Dawn A. Rental Property Investor from Milwaukee, WI
    Replied almost 4 years ago
    I personally distribute every month. For property taxes, I divide the annual property taxes by 12 and set aside 1/12 of the property taxes every month. Also for water bills, usually the tenants pay that. If it’s a shared water, then I estimate the water bill expense and put aside that money into my reserves BEFORE I pay out. Insurance is paid on monthly installments so that’s pretty straight-forward. I understand that NJ is different than WI, so sometimes regional differences account for the difference in advice. Also maybe some people are okay with quarterly distributions, but I prefer getting money every month. I also don’t start taking distributions until I’ve built up my reserves enough. After renovating the property and placing a tenant, I put any distribution I might have taken back into reserves until that reserve is at least $1,500 – $2,000. Then I start taking distributions and continue to let the reserves grow.
    Matt Faircloth Rental Property Investor from Trenton, NJ
    Replied almost 4 years ago
    Hey Dawn, More good points, thanks! It sounds like you are taking your projected annual expenses and dividing them by 12 and applying them on a monthly basis to your income. Correct? Question, how do you account for seasonal expenses like snow shoveling and landscaping on multi families? Good idea on building up a reserve before taking distributions. We hold our reserves in a separate savings account and make a quarterly contribution to that account to continue to pad it for thinks like roof repair, heater replacement, or major renovations. Thanks again for the good convo! Matt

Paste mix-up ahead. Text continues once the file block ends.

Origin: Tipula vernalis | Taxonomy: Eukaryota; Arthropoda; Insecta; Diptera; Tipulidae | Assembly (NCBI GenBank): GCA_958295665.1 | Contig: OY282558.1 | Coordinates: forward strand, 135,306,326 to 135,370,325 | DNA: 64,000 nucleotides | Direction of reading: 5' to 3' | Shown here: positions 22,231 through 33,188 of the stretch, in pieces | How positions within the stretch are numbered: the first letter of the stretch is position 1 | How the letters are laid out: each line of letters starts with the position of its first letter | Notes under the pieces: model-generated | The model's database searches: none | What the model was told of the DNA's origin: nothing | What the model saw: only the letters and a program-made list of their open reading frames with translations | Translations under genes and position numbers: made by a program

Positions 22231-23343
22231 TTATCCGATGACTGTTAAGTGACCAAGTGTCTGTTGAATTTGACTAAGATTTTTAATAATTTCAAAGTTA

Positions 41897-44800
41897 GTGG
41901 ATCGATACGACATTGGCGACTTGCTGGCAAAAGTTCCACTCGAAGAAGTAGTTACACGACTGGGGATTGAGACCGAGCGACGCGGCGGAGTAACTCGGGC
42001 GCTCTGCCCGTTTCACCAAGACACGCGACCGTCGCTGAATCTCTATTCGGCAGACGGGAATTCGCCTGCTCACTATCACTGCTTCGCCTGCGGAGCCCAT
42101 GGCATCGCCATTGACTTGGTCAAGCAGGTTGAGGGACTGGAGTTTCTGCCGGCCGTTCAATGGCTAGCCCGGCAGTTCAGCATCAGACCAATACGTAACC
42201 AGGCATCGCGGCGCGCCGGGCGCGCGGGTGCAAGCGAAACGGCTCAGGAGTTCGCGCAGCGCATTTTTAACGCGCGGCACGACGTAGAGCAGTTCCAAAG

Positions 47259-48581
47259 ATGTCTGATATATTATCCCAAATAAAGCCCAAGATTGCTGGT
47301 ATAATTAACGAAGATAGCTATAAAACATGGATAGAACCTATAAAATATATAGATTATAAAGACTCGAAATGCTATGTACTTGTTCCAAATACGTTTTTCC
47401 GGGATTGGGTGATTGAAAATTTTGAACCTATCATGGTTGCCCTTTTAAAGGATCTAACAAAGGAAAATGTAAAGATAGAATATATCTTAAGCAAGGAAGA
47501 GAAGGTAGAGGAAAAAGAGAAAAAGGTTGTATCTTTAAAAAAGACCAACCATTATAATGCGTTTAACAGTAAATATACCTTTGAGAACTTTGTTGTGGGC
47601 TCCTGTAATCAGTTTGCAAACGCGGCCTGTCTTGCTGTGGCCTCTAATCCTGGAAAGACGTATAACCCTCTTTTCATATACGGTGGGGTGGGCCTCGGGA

Sonya
    Replied almost 4 years ago
    I like your way of thinking Dawn
    Richard G. Investor from Alexandria, Virginia
    Replied almost 4 years ago
    Hi Matt, Can’t believe I missed this one — I think it was finals week and I was busy studying for my exams! lol — but anyway good points and appreciate you sharing. I have separate accounts for each of my rentals but did not think about having an additional savings account for them. I know the biggest thing for me was trying to find a bank that was investor friendly not charging monthly fees AND that I could “link” with my main account in case I need to distribute to myself!!! Also establishing relationships with the banking officials was another key aspect on my mind when opening these accounts as I never know I might be requesting a loan 6-12-24-36 months from now! Thanks — rg